Title

The relationship between participating in an international service learning program and occupational identity development from the perspective of physical therapy students.

Location

Room A

Start Time

18-10-2013 2:05 PM

End Time

18-10-2013 2:35 PM

Session Type

Research Paper

Abstract

Christiansen (1999) was first to suggest that identities are closely tied to what people do. Through “selfing,” people seek meaning in occupations to fulfill purpose, efficacy, value, and self-worth. Kielhofner (2008) coined the phrase occupational identity noting that one gains a sense of self and who one wishes to become through occupational engagement. Wilcock (2006) recognized that becoming through being and doing occupations allows one to develop competencies needed to realize future aspirations. While occupational scientists recognize the importance of the relationship between occupational engagement and occupational identity, few studies have explored these constructs. The purpose of this study was to explore the meaning of an international physical therapy service learning program in Belize, Central America among entry level physical therapy students. This study employed a phenomenological design (Polkinghorne, 1989) combined with photo-elicitation and photovoice. Six physical therapy students traveled to Belize to provide physical therapy services as part of the educational program. They volunteered to participate in this study. Data collected from participants included: reflection journal entries completed during the two week experience, student generated photo-portfolios with accompanying narratives that were completed two weeks post-experience, and a focus group that was completed six weeks post-experience. All data were transcribed verbatim and checked for accuracy by additional investigators. Data analysis included the identification of meaning units and themes (Polkinghorne, 1989). Investigators established trustworthiness through triangulation using multiple methods and investigators, peer debriefing, member checks, maintaining an audit trail, use of an external auditor, and use of rich descriptions and quotes to illustrate themes. Several themes emerged from the data: Building Relationships; Innovation in Physical Therapy with Creativity & Adaptation; and Internalizing Experience for Personal Understanding and Growth. While providing physical therapy services in Belize, participants developed essential skills for being and becoming a successful physical therapist, including relationship building, collaboration, creativity, flexibility, and improved self-awareness and self-confidence. Findings are relevant to occupational science as they support the notion that engagement in meaningful occupations promotes occupational identity development (Christiansen, 1999o; Kielhofner, 2008) and becoming through doing and being (Wilcock, 2006). In addition, findings add to the literature on the transactional nature of occupational engagement and the notion that occupations are the means to create experiences that matter (Kuo, 2011).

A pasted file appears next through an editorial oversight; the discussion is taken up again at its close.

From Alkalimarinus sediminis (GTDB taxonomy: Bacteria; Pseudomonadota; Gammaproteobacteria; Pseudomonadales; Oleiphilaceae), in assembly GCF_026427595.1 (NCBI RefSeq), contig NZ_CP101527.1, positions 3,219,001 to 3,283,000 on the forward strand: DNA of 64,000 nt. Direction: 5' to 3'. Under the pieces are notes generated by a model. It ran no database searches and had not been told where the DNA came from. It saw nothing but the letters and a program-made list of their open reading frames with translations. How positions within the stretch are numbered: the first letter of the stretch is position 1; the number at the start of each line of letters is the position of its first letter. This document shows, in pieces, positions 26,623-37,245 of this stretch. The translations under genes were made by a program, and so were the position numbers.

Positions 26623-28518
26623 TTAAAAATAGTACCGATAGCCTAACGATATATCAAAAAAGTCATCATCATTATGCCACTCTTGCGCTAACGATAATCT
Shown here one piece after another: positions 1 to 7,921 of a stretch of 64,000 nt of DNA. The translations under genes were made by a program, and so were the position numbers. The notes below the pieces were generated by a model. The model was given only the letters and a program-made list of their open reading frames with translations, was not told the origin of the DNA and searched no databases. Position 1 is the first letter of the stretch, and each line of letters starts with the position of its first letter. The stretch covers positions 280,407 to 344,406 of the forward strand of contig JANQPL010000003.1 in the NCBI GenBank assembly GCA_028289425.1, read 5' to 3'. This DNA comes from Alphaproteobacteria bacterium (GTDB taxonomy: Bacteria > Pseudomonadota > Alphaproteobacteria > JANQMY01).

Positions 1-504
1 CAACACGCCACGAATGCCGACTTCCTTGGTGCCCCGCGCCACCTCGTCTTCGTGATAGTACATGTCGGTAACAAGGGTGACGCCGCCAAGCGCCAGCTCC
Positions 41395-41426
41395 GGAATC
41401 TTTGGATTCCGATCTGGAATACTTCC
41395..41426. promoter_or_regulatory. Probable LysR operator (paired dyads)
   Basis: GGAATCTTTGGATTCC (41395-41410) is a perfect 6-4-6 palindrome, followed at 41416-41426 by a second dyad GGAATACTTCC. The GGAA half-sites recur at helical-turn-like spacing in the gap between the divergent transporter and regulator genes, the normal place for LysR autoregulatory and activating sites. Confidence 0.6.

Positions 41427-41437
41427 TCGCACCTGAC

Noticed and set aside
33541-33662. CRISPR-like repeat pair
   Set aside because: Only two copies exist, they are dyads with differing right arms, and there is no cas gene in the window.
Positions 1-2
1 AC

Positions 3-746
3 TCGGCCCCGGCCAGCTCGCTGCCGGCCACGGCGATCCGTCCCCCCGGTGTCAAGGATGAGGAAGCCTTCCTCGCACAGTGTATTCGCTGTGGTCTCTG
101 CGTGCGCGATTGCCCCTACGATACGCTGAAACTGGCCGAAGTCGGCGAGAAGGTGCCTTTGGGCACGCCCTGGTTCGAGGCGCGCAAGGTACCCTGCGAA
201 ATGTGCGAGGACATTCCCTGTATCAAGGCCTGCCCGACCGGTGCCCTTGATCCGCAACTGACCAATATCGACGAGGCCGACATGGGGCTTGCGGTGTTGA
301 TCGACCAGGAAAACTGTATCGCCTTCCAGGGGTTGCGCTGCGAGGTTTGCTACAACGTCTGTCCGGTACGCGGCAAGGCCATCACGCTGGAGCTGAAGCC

Objectives:

Those attending this presentation will

1) Gain an understanding of the concept of occupational identity

2) Learn about physical therapy students’ perspectives regarding participation in an international service learning program and occupational identity development.

3) Gain insight into the relationship between occupational engagement and occupational identity development.

References

Christiansen, C. (1999). Defining lives: Occupation as identity: An essay on competence, coherence, and the creation of meaning. American Occupaoial Therapy Journal, 53 (6), 547-558.

Kielhofner, G. (2008). Dimensions of doing. In G. Kielhofner (Eds.) Model of human occupation: Theory and application (4th ed., pp. 126-140). Baltimore, MD: Lippincott Williams & Wilkins.